What Is The Flexible Furlough Scheme?

On 30 May 2020 Chancellor Rishi Sunak announced changes to the Furlough Scheme, this was followed on 12 June by the publishing of updated guidance. The new Flexible Furlough Scheme permits employees to work part of the week and be furloughed for the remainder of the week from 1 July 2020 and require contributions from the employer from 1 August 2020. Changes are also being made to the way in which claims must be made.

The legal framework for the revised scheme will require a further Treasury Direction as the current one only applies until 30 June; no date for publication of a revised Direction has been given.

These are the headline points:

  • 10 June: last day that employers can place employees on furlough.
  • 30 June: the original Furlough Scheme closes to new entrants. (The three-week furlough period must therefore start on or before 10 June). Unless the employee is returning from statutory maternity, adoption, paternity or shared parental leave before 31 October will be permitted to be furloughed.
  • 1 July: flexible furlough is being introduced, meaning employees will be able to work part-time and be furloughed part-time.  Businesses will decide how that will work (in terms of the time split). When claiming the Coronavirus Job Retention Scheme grant for furloughed hours; you will need to report and claim for a minimum period of a week, for grants to be calculated accurately across working patterns.
  • 1 August: employers will have to pay employee’s national insurance contributions and pension contributions, and can no longer reclaim them through the CJRS.
  • 1 September: the government will reimburse 70% of salary (up to a maximum of £2,190). Employers will pay ER NICs and pension contributions and 10% of wages, to make up the 80% up to the cap of £2,190 (or more, depending on what the employer agreed with the employee).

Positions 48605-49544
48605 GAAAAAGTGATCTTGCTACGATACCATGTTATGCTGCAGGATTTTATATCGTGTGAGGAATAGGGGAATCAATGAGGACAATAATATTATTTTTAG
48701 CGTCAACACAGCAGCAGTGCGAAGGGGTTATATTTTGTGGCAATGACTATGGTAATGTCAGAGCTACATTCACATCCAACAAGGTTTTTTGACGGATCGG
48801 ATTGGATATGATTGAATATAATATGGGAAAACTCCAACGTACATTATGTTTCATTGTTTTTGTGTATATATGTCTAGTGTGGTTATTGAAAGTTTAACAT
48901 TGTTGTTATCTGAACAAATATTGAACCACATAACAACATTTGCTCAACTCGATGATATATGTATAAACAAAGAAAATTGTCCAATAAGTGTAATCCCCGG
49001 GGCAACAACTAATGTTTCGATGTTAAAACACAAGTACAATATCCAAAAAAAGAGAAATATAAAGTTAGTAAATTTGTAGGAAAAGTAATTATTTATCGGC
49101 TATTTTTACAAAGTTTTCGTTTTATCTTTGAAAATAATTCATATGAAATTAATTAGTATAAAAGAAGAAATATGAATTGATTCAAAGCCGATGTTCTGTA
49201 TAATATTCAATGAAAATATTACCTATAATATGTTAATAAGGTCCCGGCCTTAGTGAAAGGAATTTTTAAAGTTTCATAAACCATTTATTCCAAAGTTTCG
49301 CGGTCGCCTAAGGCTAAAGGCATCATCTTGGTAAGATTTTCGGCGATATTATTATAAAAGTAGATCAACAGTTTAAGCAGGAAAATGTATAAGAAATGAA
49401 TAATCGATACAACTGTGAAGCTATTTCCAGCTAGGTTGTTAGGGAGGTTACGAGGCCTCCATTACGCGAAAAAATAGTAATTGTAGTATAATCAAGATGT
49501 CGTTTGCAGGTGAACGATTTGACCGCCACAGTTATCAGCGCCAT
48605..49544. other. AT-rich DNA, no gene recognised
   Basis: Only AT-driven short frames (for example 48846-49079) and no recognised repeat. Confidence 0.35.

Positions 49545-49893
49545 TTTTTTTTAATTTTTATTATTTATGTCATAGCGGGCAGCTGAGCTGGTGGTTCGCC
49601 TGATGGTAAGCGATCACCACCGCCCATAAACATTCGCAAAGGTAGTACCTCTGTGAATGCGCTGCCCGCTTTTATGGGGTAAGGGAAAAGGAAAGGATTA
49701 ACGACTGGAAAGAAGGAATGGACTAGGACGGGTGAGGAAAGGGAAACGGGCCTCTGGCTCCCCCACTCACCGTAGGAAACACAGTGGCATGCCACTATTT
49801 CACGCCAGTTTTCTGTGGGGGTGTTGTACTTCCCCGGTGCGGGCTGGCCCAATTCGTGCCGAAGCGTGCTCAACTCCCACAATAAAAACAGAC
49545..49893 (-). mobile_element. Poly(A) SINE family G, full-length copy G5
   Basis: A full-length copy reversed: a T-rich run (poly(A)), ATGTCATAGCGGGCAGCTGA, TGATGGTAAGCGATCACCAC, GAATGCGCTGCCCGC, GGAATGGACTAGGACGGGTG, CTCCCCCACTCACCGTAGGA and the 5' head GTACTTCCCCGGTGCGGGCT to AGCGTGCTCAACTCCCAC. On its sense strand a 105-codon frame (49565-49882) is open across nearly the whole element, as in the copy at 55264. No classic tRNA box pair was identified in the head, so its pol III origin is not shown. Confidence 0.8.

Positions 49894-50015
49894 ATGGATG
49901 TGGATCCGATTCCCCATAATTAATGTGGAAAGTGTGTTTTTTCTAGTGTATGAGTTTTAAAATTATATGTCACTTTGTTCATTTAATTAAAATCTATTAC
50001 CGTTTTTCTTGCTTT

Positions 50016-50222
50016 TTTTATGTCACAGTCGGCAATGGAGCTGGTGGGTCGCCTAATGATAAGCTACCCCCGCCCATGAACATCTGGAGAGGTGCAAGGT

• 1 October: the government will reimburse 60% of salary (up to a maximum of £1,875), and employers will continue topping up to 80% (or more, depending on what was agreed with the employee) plus ER NICs and pension contributions.
  • 31 October: the furlough scheme will close.

Updated guidance is released regularly and I will update this page as more details are announced.

This page was firstly published on 31 May 2020 and the last update was 22 June 2020.

What Is Flexible Furlough Leave?

There is undoubtedly a lot of benefit to employers in being able to reintroduce individuals back into the working environment on a flexible basis. To that extent it is obviously helpful that the Government has sought to make this as amenable as possible.

There are no restriction on the working hours or shift pattern; the employer must pay for the hours worked and can claim the CJRS grant for the furloughed hours. You are able to agree whatever pattern they see fit for any period of time. So a working week could include a combination of working time and furlough time or you might decide to rotate employees on a week in work and a week furloughed basis. Hours can vary from week to week for those who are brought back, so that would enable you to agree a working pattern that gradually increases between 1 July and 31 October so employees start off working a small amount of time, maybe one day a week or a few hours each day, and gradually increase the proportion of working time so that by 31 October 2020 they are working their normal hours.

The Guidance Note contemplates that the employee might be brought back on a flexible basis, but in practice then work more hours. So, although the employee’s agreement is needed to come back on a flexible basis, which is to be recorded in writing, it looks as though parties might in practice vary that. Clearly if employer and employee agree a different working pattern from that recorded in writing, then the parties would be well advised to have a document somewhere that records this revision, against any future HMRC audit.